For many employees, your open enrollment has begun (or is about to start) and you must decide on which employer-provided benefits to enroll in for next year.
Perhaps, your employer offers a Health Savings Account (HSA) or a Flexible Spending Arrangement (FSA), but you aren’t sure which one is the best option. Let’s look at the definition of both and the differences between the two types of accounts.
What are HSAs and FSAs?
HSAs and FSAs are plans that allow tax-free savings for qualified medical expenses, including deductibles, copayments, coinsurance, prescription costs, and healthcare-related products and services.
What are the differences between HSAs and FSAs?
HSAs and FSAs have many differences, but eligibility requirements, annual contribution limits, and rollover options are the most notable. Refer to the table below for the highlights (important note: all data below is for 2018).
|Health Saving Account (HSA)||Flexible Spending Arrangement (FSA)|
|Eligibility Requirements|| + Must have a high-deductible health plan (HDHP)
that is your only health coverage
+ Deductible must be $1,350 or more for an individual
or $2,700 or more for a family
| Available only through an employer;
no additional eligibility requirements
Annual Contribution Limit
(Both Employee and Employer Contributions)
*annual catch-up contribution amount of $1,000
|Changes to Contributions||Any time throughout the year||Annually or with change in employment or family status|
|Rollover/Grace Period||Unused balances roll over into the next year||Use it or lose it (with two exceptions):
The plan will allow either a $500 carryover – OR – a 2.5-month grace period to spend leftover funds
|Account Ownership||Owned by employee||Owned by employer|
|Investment Options||Because this account is employee-owned, the employee
can choose how the funds are invested (i.e. money market funds, mutual funds, etc.)
|Because this account is employer-owned,|
you cannot control these funds
|Employer Connection||You can keep your HSA, if you change jobs||You will lose your FSA, if you change jobs;
the exception is eligibility for FSA continuation through COBRA
Can I enroll in both a HSA and a FSA?
Unfortunately, no, you cannot unless your employer provides a “Limited Purpose” FSA to be used only for vision care and dental expenses.
Why enroll in one of these accounts?
Not only can you use either plan to cover your medical expenses, such as co-payments for doctor visits, prescription medicines, your deductible, or coinsurance, but you can also use them for some over-the-counter (OTC) products. It’s important to note that some OTC products – like pain relievers, allergy medicine, and infant formula — require a doctor’s prescription or a Letter of Medical Necessity. But, do not fret, you can purchase many other items without a doctor’s note – sunscreen, contact lens solution, lip balm and first aid kits – to name a few. Go to IRS Publication 502 to find eligible items.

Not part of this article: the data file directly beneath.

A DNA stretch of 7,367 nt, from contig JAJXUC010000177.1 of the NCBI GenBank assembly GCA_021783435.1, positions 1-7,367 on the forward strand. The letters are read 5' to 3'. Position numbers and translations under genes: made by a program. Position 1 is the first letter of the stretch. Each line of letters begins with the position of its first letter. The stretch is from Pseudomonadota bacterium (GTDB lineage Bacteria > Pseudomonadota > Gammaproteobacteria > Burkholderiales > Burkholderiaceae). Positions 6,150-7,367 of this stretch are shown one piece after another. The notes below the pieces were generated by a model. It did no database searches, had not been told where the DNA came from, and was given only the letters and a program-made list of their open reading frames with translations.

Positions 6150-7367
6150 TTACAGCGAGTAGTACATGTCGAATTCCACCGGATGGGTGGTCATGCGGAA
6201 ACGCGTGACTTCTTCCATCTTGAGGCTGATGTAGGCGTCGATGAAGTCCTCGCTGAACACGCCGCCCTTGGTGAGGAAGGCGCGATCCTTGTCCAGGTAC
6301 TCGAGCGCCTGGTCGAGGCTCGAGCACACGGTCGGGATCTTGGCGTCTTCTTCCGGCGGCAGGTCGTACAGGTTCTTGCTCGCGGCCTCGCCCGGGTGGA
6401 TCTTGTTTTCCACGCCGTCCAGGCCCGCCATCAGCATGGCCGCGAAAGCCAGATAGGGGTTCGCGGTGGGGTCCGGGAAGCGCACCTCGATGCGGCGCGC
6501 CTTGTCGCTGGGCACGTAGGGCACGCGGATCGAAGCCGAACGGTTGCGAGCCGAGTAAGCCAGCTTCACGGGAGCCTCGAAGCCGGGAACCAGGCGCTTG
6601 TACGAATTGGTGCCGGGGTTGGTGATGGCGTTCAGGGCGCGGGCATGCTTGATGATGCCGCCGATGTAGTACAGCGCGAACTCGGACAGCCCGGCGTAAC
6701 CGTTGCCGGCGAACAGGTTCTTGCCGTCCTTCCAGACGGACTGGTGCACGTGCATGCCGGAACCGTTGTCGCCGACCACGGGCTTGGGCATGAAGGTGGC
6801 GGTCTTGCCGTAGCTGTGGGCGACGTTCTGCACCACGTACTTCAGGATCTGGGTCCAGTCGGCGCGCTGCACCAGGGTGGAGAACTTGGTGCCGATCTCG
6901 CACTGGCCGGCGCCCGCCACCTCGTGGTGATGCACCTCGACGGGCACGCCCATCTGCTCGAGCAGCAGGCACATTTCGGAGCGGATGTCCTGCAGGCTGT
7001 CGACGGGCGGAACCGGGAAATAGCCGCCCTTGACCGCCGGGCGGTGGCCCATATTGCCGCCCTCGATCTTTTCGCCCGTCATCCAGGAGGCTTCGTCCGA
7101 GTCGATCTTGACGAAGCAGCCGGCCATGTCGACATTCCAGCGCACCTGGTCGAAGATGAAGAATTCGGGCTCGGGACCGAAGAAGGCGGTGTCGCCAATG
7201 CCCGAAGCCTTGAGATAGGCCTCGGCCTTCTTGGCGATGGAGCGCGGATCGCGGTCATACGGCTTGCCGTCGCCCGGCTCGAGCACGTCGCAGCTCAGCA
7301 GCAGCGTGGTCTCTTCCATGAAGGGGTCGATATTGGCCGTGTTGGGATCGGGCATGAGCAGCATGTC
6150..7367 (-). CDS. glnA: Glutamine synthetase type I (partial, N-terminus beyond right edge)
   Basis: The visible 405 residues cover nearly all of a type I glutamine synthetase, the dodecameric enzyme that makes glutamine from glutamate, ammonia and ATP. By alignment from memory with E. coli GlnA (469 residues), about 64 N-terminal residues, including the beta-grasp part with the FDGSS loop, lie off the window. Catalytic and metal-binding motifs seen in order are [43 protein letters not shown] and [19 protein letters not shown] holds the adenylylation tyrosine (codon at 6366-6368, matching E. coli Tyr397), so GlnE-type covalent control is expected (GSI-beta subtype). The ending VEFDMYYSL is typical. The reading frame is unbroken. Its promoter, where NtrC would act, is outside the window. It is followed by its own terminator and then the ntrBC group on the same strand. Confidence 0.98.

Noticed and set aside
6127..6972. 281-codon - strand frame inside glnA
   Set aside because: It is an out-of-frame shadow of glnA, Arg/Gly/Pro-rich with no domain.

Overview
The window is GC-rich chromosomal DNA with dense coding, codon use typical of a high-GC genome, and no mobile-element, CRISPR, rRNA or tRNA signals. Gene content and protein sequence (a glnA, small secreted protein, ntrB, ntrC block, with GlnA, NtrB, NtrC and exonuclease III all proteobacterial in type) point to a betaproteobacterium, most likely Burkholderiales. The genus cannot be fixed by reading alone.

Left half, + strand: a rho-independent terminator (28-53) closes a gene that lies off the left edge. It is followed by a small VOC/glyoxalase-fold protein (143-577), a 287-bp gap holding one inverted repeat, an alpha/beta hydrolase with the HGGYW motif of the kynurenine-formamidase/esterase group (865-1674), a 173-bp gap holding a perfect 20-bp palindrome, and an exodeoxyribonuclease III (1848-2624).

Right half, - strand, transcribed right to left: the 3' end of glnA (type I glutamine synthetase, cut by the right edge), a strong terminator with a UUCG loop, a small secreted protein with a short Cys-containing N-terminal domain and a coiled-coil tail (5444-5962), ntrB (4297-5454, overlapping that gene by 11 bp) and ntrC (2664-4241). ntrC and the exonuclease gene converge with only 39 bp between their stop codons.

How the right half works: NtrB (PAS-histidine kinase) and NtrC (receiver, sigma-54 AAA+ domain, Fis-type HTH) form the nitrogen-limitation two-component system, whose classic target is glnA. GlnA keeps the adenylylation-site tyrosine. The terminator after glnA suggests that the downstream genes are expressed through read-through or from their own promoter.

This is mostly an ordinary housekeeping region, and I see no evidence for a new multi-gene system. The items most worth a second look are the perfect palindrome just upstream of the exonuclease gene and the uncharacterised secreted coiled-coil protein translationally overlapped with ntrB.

In addition to OTC products, several services are also eligible for reimbursement. As you may guess, most medical treatments are covered, but some services might surprise you. Birthing classes, transportation costs to receive medical care, and even tutoring may be reimbursable; just double check with your plan provider to find out if that particular service requires a Letter of Medical Necessity.
Finally, one little-known fact is that you can use your HSA to pay your long-term care insurance, COBRA, and Medicare premiums, which could provide a huge benefit during retirement.
Which one should I choose?
Many factors will impact your decision. If it’s a high-deductible health plan, you’ll probably want to use an HSA, so that you can contribute the maximum amount each year and roll over those contributions from year to year. If it’s not a high-deductible health plan, take a look at your average annual medical expenses (don’t forget the sunscreen!) and sign up to contribute that amount (up to $2,600 for 2018) to an FSA. Make sure to monitor your account, because you don’t want to end up buying 40 bottles of Coppertone just so you don’t forfeit your contributions!
If you have any questions about your benefits renewal, don’t hesitate to contact your TrueWealth Advisor.
Miller, Stephen. “IRS Sets 2018 HSA Contribution Limits.” SHRM, 5 May 2017, www.shrm.org/resourcesandtools/hr-topics/benefits/pages/irs-sets-2018-hsa-contribution-limits.aspx.
Stover, Richard, and Andrew Eisner. “Health FSA Contribution Limit Projected to Remain at $2,600 in 2018.” Conduent, Knowledge Resource Center of Conduent Human Resource Services, 23 Aug. 2017, analysis.hrservices.conduent.com/2017/08/23/health-fsa-contribution-limit-projected-to-remain-at-2600-in-2018/.
Amy Hollibaugh is a Financial Planner at TrueWeatlh, LLC, a wealth management firm located in Atlanta, GA. She brings over 12 years of industry experience to her role. She can be reached at email@example.com or 404.487.0496.
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